Clustering: What exactly is a File Share Witness and when should I use one?

Customers ask from time to time: “What is a File Share Witness (FSW)?” Sometimes they’ve worked with prior versions of clustering and don’t know what a FSW is, or that the option exists. The next question asked is usually: “When should we use one?” Before going into that, I’ll review some subtle differences between legacy… Read more

Becoming an Xperf Xpert: The Slow Boot Case of the NetTCPPortSharing and NLA Services

So now that you are in the loop on the XPERF greatness, let’s look at a real world example of how XPERF can help us optimize boottimes.  (For those of you that missed the XPERF memo, go back and read Mark’s post) When we first started looking at this client laptop, he was getting to… Read more

Slow Boot Slow Logon (SBSL), A Tool Called XPerf and Links You Need To Read

For the last 6 months I’ve been saying I was going to write a series of posts around the topics of slow boot slow logon (SBSL) and how to use Xperf, but stuff kept coming up. While I kept missing the boat some other awesome engineers totally ate my lunch on this topic and posted… Read more

A Global Enterprise … in your basement?

In case you haven’t heard, we’re hard at work on the next release of Windows Windows Server 2012 – Windows 8 – As an IT Pro, you have to continually learn new things. A challenge many of us in IT face when a product is released/updated is “how to learn the new product.” Additionally, in… Read more

Best Practices for Implementing Schema Updates or : How I Learned to Stop Worrying and Love the Forest Recovery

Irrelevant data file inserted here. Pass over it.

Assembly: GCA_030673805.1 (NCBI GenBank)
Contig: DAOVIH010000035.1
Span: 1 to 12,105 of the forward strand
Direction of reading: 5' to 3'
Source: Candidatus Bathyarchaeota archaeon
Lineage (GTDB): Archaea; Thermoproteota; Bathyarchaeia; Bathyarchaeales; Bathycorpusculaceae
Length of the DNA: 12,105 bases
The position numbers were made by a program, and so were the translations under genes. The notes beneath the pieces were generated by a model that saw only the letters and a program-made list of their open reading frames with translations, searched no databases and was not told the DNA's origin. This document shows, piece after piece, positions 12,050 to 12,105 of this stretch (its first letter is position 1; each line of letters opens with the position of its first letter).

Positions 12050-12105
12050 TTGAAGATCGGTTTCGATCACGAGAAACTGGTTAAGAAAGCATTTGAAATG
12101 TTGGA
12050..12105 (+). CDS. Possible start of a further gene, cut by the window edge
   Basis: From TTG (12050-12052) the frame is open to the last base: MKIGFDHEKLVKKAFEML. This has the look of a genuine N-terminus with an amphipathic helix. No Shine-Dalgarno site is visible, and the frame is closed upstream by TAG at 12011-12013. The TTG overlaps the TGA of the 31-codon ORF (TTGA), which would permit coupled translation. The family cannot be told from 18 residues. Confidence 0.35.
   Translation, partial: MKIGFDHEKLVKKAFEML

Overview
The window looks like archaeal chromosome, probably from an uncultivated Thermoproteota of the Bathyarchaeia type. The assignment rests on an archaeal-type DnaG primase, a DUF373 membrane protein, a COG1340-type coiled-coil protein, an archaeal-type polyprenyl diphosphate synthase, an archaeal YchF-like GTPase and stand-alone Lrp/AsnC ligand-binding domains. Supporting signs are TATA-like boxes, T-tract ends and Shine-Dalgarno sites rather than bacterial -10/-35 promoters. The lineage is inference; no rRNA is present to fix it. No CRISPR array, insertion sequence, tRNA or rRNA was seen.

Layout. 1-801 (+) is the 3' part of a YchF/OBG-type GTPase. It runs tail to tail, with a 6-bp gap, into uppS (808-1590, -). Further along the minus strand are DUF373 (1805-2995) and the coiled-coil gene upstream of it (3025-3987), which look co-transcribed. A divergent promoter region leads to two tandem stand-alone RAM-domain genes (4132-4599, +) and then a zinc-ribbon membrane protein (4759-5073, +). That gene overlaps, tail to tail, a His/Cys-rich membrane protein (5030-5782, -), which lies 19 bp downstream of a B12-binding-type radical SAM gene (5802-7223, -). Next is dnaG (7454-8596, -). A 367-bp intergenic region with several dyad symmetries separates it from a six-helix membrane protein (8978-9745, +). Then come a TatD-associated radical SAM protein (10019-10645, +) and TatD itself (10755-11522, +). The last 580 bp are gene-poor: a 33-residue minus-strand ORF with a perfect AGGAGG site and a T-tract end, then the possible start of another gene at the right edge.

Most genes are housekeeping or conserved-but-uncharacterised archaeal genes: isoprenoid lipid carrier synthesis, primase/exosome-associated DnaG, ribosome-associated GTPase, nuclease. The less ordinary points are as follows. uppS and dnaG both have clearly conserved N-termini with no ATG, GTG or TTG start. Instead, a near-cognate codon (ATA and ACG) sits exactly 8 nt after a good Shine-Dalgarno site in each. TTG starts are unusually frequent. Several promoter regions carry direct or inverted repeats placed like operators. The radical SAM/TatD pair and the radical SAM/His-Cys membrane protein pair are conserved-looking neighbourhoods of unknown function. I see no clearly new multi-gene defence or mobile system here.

Note:  This is general best practice guidance for implementing schema extensions, not the testing of their functionality.  There may be some additional best practices around design and functionality of schema extensions that should be considered.  Understand that the implementation of a schema extension may well succeed, but the functionality around the extension may not behave… Read more

MCM: So You Want to Be a Active Directory Master, eh?

Back in February 2012, I was lucky enough to take part in the Windows 2008 R2 Directory Services Masters class and I promised that I would blog about my experience. Consequently, this will probably turn into another series as I wouldn’t do it any justice by only writing one entry about it.   Introduction For… Read more

Roaming AD Clients, with an Updated Script

  Three months ago I posted some information on AD Sites, Subnets and Roaming Clients. The heart of the blog was a PowerShell script that collected and collated netlogon.log files across all Domain Controllers in the forest to report a list of hostnames and IP addresses that have authenticated from IP addresses with no corresponding… Read more

How to Track the Who, What, When and Where of Active Directory Attribute Changes – Part II (The Case of the Mysteriously Modified UPN)

Hello, Ray Zabilla and Rick Bergman again. As promised in our previous post on this topic we will go into the details of how we created the script, the challenges we had during testing and what final code looks like. We are even so generous that we are going to share the scripts with you… Read more

DHCP, Dynamic DNS, and DCs: How about Some PowerShell to Spice Up a Mind-Numbing Topic?

  If the title of this blog hasn’t already put you off, you’re probably interested in the interaction between Microsoft DNS and DHCP services. Specifically, you should understand how Microsoft DHCP servers can be configured to dynamically register A and PTR records in DNS on behalf of their clients. The default behavior of a Microsoft… Read more